Low Snowpack, High Rates
by Steve Ernst
The bottom lines of many Northwest utilities may be in for another bruising year in 2003.
Another El Niņo is brewing in the southern Pacific Ocean that could bring droughtlike conditions to the Northwest and may limit water flows on the Columbia River.
A below-average water year on the Columbia would be bad news for both the Bonneville Power Administration and a legion of Northwest utilities that count on hydroelectricity to meet their generation requirements and provide a healthy revenue stream.
Water passing through the BPA's 29 federal dams generates the bulk of electricity consumed in the Northwest. But perhaps more importantly, surplus power from BPA's dams is sold by the agency and other utilities on the wholesale market to generate much-needed revenue. The BPA and most of the region's utilities could use extra revenue to pay down debt accumulated during the energy crisis.
"This is really shaping up to be an abysmal water year," said Gary Zarker, superintendent of Seattle City Light. "It appears it's going to be pretty tough next summer to manage the hydro-system and still meet water levels for fish, while maximizing revenues," he said.
A dry autumn and low snowpack in the mountains are not what the BPA needs, either. The federal power marketing agency is looking to fill a $1.2 billion budget shortfall, and low runoff in the spring and summer may limit the amount of power it can sell.
The BPA shortfall will hang over all Northwest utilities this year. The agency is threatening to raise the rates it charges utilities and to cut spending on conservation and investments in renewable energy programs.
The good news for 2003 is that power supplies in the Northwest should remain healthy, according to the Portland-based Northwest Power Planning Council.
The probability of electricity shortages in 2003 is no greater than 4 percent, below the 5 percent standard accepted by the utility industry, the council reports.
But that could change next winter.
The probability of shortages during the winter of 2003-04 increases to 7 percent, according to the council's analysis. And it rises to 15 percent for the winter of 2004-05.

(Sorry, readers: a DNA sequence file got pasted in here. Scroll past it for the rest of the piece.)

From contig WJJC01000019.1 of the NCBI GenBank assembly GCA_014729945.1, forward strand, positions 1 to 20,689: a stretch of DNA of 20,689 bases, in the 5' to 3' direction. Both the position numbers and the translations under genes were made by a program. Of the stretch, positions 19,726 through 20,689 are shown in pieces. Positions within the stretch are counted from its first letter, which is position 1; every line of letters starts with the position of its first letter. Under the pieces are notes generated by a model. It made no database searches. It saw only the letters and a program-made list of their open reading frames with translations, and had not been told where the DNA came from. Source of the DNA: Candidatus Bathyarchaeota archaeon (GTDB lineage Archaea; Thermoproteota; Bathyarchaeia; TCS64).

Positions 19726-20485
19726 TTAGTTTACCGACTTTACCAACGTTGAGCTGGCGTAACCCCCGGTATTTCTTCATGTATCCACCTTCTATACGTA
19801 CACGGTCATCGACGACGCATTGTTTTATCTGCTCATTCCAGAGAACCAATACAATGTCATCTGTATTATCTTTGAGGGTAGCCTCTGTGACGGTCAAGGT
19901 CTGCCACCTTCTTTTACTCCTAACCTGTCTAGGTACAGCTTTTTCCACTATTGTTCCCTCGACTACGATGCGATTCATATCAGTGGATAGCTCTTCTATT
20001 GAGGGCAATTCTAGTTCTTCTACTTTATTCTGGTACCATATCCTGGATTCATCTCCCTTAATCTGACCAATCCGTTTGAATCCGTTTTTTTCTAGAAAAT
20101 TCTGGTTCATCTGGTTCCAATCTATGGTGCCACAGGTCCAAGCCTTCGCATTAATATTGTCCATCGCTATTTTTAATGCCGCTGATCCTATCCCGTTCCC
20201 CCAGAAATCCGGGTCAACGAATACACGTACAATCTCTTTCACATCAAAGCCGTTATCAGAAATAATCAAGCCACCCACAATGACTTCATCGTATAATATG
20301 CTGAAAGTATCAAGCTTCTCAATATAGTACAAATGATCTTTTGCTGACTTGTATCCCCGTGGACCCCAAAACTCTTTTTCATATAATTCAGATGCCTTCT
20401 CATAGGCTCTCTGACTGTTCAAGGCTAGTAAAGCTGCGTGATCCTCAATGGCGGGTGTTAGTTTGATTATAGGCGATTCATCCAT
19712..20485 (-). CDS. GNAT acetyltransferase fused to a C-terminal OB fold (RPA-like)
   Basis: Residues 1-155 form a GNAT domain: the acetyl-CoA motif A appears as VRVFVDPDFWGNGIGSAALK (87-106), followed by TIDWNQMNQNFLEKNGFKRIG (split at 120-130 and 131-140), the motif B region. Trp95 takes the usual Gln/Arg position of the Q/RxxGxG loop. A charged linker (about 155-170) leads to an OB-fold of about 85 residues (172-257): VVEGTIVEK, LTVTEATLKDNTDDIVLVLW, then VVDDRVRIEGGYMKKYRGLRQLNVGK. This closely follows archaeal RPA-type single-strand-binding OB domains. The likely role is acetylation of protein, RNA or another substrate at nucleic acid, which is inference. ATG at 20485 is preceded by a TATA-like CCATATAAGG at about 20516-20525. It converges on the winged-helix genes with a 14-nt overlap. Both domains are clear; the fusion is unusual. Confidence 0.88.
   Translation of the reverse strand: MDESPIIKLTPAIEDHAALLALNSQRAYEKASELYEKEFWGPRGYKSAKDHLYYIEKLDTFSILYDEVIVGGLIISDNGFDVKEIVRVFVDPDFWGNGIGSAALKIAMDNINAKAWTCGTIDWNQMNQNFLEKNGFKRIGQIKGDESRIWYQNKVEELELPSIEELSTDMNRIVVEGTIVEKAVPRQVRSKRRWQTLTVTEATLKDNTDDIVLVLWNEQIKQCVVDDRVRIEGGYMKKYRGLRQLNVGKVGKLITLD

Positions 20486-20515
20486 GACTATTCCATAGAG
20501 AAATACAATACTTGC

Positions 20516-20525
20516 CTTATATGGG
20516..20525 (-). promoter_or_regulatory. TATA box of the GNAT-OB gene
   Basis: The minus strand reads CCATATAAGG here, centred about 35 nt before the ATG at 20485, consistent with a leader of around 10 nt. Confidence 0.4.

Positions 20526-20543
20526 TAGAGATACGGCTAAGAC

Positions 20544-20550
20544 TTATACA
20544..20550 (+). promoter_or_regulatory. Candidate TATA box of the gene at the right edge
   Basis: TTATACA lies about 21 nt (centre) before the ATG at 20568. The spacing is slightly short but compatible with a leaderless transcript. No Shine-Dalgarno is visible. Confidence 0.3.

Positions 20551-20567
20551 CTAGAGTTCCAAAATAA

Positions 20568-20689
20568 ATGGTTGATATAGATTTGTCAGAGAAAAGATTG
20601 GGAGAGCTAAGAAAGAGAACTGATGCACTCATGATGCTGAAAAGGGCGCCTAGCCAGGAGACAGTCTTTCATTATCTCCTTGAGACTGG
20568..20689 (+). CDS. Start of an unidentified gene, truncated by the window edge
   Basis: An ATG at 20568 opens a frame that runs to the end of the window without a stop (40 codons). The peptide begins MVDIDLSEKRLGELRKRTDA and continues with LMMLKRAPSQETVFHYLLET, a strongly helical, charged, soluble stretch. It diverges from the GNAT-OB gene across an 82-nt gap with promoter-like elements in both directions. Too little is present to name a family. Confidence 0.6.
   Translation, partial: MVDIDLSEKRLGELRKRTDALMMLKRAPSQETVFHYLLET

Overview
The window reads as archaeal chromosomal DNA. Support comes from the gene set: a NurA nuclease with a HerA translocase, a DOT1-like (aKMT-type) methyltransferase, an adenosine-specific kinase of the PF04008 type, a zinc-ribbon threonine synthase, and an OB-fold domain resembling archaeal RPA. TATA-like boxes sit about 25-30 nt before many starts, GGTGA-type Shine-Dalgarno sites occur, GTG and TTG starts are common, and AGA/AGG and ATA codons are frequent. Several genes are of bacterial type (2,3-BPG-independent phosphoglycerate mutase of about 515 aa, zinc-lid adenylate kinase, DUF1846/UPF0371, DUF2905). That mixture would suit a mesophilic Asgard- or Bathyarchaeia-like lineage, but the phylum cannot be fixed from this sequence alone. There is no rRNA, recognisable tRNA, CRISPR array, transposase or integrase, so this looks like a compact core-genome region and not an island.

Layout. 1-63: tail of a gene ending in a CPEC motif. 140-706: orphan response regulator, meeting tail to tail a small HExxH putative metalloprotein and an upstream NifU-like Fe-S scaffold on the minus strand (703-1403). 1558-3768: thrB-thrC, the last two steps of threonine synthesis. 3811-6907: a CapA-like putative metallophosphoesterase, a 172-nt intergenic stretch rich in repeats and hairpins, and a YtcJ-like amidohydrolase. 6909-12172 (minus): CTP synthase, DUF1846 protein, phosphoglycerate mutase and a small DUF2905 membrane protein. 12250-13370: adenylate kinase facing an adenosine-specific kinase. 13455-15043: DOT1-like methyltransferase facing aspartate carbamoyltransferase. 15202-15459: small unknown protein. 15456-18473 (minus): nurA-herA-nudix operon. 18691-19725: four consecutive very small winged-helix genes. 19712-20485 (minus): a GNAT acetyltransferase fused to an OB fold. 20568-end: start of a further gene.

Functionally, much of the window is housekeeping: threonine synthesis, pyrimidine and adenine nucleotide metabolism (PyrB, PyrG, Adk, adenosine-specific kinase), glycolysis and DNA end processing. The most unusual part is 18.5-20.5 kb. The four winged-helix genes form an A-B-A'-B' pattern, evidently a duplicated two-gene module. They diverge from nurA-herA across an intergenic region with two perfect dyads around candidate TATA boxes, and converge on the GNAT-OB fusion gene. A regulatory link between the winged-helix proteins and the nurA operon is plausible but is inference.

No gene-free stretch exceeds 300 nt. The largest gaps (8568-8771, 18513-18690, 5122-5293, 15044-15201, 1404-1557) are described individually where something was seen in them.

The reason for the potential shortage is that both development of new power plants and energy conservation are lagging behind the growing demand for electricity.
"We could be headed right back into the problems we faced in 2000," said Tom Karier, chairman of the power committee at the Northwest Power Planning Council, in a prepared statement.
Meanwhile, a debt crisis is looming for many national energy companies that may help slow construction of power plants in the Northwest.
The industry has an estimated $25 billion of debt coming due in 2003. Most Northwest utilities won't be affected by this cash call, but 40 percent of utility holding companies and half of merchant power generators in the country may have their credit ratings downgraded, according to Fitch Inc., a New York-based credit rating service.
The cash crunch may affect power plant construction in the region, if large energy companies are unable to secure financing for plants, and could create a even greater chance of electricity shortages in the future.
The Federal Energy Regulatory Commission is also expected to remain in the headlines in 2003.
The commission will be trying to figure out what went wrong in California's botched attempt at deregulation, while simultaneously pushing plans to create a national, wholesale electricity market.
"It's just amazing that there is still a force alive that will be continuing to push deregulation," said Steve Klein, superintendent of Tacoma Power. "I think you'll see more indictments and plea bargains associated with market manipulation and price fixing," he said. "But I think that they will all be for a visual effect. I see a withering of the political will to actually require or force these entities that did wrong to actually pay back the parties that were affected."
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